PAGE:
Where a buyer agrees to purchase a property with a pool that does not comply with the current legislative standards, the buyer has three months to obtain a pool compliance certificate once they become the new owner. In Queensland, if there is no pool safety certificate provided with the contract, there should be a clause allowing time for the buyer to conduct an inspection of the pool.

Subject to FIRB Approval (applicable to foreign investors)

Foreign Investment Review Board (FIRB) Approval is required for foreign investors or temporary residents who wish to buy residential land in Australia. Including a ‘Subject to FIRB Approval’ condition in a contract covers the buyer if they do not receive approval and need to terminate the contract. It would also allow a seller to terminate if a buyer has not given notice of the approval within the appropriate timeframe outlined in the contract.

Sunset Clause

Sunset clauses are commonly used in contracts for off-the-plan property purchases. However, they may also be used in contracts where a buyer makes the property contract conditional on the sale of their existing property.

In this case, a sunset clause can provide a buyer the opportunity to pull out of a contract if something falls through with the sale of their existing property within the timeframe outlined in the sunset clause. This may also be beneficial to the seller, providing them an opportunity to put their property back on the market if the buyer is delaying the process.

Attwood Marshall Lawyers – helping you protect your best interests when buying or selling real estate

Property settlements happen at any time of the year, which is why our lawyers will continue to be on call to guide property buyers and sellers through every step of the conveyancing process over the holiday season. Our offices remain open throughout December and January, excluding the public holidays.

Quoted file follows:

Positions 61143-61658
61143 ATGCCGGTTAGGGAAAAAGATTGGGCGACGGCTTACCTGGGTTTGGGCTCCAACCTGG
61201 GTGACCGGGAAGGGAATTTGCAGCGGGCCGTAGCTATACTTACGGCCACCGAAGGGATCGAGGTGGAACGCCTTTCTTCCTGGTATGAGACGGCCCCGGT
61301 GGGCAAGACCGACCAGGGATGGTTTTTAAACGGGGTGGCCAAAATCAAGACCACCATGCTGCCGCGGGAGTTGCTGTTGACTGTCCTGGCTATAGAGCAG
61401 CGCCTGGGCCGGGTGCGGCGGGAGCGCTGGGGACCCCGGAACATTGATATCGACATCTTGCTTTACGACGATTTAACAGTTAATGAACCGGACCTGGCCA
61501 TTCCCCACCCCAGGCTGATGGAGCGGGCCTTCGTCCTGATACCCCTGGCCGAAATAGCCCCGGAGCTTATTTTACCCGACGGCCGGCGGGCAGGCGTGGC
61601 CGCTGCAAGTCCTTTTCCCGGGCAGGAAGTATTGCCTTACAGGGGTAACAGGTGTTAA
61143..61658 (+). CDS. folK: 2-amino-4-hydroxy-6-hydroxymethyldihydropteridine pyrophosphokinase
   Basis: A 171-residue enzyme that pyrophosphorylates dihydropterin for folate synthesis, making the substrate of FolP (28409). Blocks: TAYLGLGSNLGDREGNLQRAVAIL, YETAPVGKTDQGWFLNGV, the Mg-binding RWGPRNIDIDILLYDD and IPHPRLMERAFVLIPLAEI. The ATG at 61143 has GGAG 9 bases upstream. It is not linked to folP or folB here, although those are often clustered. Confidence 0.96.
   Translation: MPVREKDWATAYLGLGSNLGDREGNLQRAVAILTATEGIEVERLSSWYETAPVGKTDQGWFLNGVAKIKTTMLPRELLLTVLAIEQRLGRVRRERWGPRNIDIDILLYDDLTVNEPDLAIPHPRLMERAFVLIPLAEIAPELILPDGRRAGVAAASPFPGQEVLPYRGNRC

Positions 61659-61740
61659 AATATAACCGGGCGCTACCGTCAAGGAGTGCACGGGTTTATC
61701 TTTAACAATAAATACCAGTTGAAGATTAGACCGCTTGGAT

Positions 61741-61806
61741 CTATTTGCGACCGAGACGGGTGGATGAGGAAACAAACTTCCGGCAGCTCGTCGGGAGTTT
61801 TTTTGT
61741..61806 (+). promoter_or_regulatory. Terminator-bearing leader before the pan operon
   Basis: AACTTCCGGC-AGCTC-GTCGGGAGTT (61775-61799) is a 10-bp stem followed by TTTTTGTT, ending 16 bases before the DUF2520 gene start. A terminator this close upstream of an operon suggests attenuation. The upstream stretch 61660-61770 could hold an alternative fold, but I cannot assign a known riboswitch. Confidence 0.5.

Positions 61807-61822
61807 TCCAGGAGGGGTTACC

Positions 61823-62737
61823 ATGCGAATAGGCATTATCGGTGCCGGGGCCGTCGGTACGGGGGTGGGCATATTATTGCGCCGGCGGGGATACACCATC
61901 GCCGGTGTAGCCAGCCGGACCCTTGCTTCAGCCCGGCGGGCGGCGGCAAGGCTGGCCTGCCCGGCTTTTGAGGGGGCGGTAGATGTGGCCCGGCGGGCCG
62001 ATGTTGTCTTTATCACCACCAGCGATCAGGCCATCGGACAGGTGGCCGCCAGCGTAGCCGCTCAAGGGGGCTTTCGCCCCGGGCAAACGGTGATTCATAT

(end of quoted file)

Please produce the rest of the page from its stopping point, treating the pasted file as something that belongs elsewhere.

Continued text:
Attwood Marshall Lawyers has proudly helped people achieve their real estate goals for over 75 years. We offer free pre-signing advice on all Queensland contracts to help you understand if additional conditions may be beneficial.

For advice on your property matter – whether it’s about the sales contract, the searches required, the negotiation of special conditions, or understanding disclosure requirements – please contact our Property and Commercial team on 1800 621 071 any time.

Alternatively, you can make an appointment with the team instantly online now by clicking here.

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Mieke Elzer - Lawyer - Property & Commercial

Mieke Elzer

Property & Commercial

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The contents of this article are considered accurate as at the date of publication. The information contained in this article does not constitute legal advice and is of a general nature only. Readers should seek legal advice about their specific circumstances.